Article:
Animations are inevitable for fluid and pleasurable user experiences. There are many ways to implement web animations. Generally, animations are created in three ways:

  • CSS Transitions
  • CSS animations
  • Javascript

Which one is chosen depends on the type of animation we want to add.

When to use CSS -based animation
  • To add “one-shot” transitions like toggling UI elements state
  • For smaller, self-contained states of UI elements
When to use JavaScript-Based animation
  • When you want to have advanced effects
  • You need significant control over the animation
  • Need to trigger animation, like mouseover, etc
  • When using requestAnimationFrame for visual changes

✬ Trim JavaScript Bundles

To reduce any code redundancy, audit and trim JavaScript packages. When you’re duplicating things unnecessarily or accidentally, the possibilities are increased. Ensure that they are analyzed and that the amount of your bundled code is determined. To understand it better lets take help of an example.

Here is an example of optimizing a React JavaScript bundle size:

// utils.js
export function log(message) {
	console.log(message);
}
export function capitalize(string) {
	return string.charAt(0).toUpperCase() + string.slice(1);
}
// analytics.js
import { log } from "./utils";
export function trackEvent(eventName) {
	log("Tracking event: " + eventName);
}
// App.js
import React from "react";
import { capitalize } from "./utils";
import { trackEvent } from "./analytics";
function App() {
	function handleClick() {
		const text = capitalize("hello world");
		trackEvent("button click");
		console.log(text);
	}
	return >button onClick={handleClick}>Click Me>/button>;
}
export default App;

This generates a large bundle:

bundle.js (205 KB)

After optimizing:

// utils.js
export const capitalize = (string) => {
	return string.charAt(0).toUpperCase() + string.slice(1);
};
// analytics.js
export const trackEvent = (eventName) => {
	console.log("Tracking event: " + eventName);
};
// App.js
import React from "react";
import { capitalize } from "./utils";
import { trackEvent } from "./analytics";
function App() {
	function handleClick() {
		const text = capitalize("hello world");
		trackEvent("button click");
		console.log(text);
	}
	return ;
}
export default App;

The optimized bundle is much smaller: bundle.js (29 KB) This demonstrates removing unused exports, minifying code, and tree shaking in React to reduce bundle size.

✬ Lazy loading images in react

The react-lazyload library allows deferring image loading until they are visible in the viewport. First install:
npm install react-lazyload

Then import and use the LazyLoad component:

import LazyLoad from 'react-lazyload';
   const MyComponent = () => (
   <LazyLoad height={200} offset={100}>
     <img src="https://aglowiditsolutions.com/wp-content/uploads/2023/10/web-developers-cta.png" /> 
   </LazyLoad>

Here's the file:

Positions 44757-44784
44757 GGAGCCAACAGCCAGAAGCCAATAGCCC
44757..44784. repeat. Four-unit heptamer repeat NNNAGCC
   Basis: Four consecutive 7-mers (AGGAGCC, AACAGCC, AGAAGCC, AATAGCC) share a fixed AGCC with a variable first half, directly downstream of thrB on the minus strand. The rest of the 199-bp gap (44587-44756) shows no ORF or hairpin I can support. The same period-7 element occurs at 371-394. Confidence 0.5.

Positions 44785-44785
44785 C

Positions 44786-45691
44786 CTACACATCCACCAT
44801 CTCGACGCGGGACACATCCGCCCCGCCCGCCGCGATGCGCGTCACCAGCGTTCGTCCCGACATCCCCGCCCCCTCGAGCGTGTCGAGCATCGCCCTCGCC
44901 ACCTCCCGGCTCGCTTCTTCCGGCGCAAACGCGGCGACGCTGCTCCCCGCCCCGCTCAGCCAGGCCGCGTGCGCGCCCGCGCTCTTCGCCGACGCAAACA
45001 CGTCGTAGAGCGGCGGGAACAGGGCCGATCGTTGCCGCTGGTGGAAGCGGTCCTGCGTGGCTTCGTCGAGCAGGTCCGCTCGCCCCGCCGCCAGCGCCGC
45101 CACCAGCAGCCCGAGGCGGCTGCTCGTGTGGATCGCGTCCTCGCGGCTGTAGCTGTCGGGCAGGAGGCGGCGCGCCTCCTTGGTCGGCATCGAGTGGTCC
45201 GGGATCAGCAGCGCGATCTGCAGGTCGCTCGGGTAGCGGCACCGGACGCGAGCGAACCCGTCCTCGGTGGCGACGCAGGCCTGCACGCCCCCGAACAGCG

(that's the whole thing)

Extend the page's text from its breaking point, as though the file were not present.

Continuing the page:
);

Things to consider before Optimizing your React Performance

Before diving right into how to optimize your React performance, you should first take a step back and understand what is causing your React app performance to lag so much. Moreover, optimizing React app shouldn’t be only limited to times when your app starts malfunctioning; it should be a continuous effort to improve your React app performance. Here are certain things to pay attention to before you start optimizing your React app:

Things to consider before Optimizing your React Performance

What are your current React Performance Bottlenecks?

First step towards any successful performance improvement is to identify the bottlenecks and challenges of React app performance. Luckily, many React developer performance monitoring tools like Profiler allow developers to gauge their React apps’ performance. Profiler will enable developers to record the time a component takes to render. It also helps understand why a component renders and how other components interact. Such insights will help you get a clearer picture of your React app’s current state, which will help you devise a performance optimization method later.

Which React Component do I need to Optimize first?

First step towards any successful performance improvement is to identify the bottlenecks and challenges of React app performance. Luckily, many React developer performance monitoring tools like Profiler allow developers to gauge their React apps’ performance. Profiler will enable developers to record the time a component takes to render. It also helps understand why a component renders and how other components interact. Such insights will help you get a clearer picture of your React app’s current state, which will help you devise a performance optimization method later.

When should React update the Component?

React’s default behaviour is to run and render the virtual DOM, compare the current DOM with the previous DOM, check for any differences in every component in their props or state, and then re-render the DOM to make those changes. This is not an issue when your React app is small or lacks many components. However, when your app grows in size, re-rendering your React app after comparing it with the entire Virtual DOM for each action will dramatically slow down its performance.

To workaround, this issue, React provides a way for developers to set which component needs re-rendering. It is known as the shouldComponentUpdate method.

function shouldComponentUpdate(nextProps, nextState) {
  return true;
}

If the value for this method returns true, it triggers the render-diff process. Now you can control the render-diff method and set which components you don’t want to re-render. You only need to return a false value from the above function to do so. You can compare the current and next state and props to check if they need re-rendering or not.

function shouldComponentUpdate(nextProps, nextState) {
  return nextProps.id !== this.props.id;
}

What are the common react performance issues?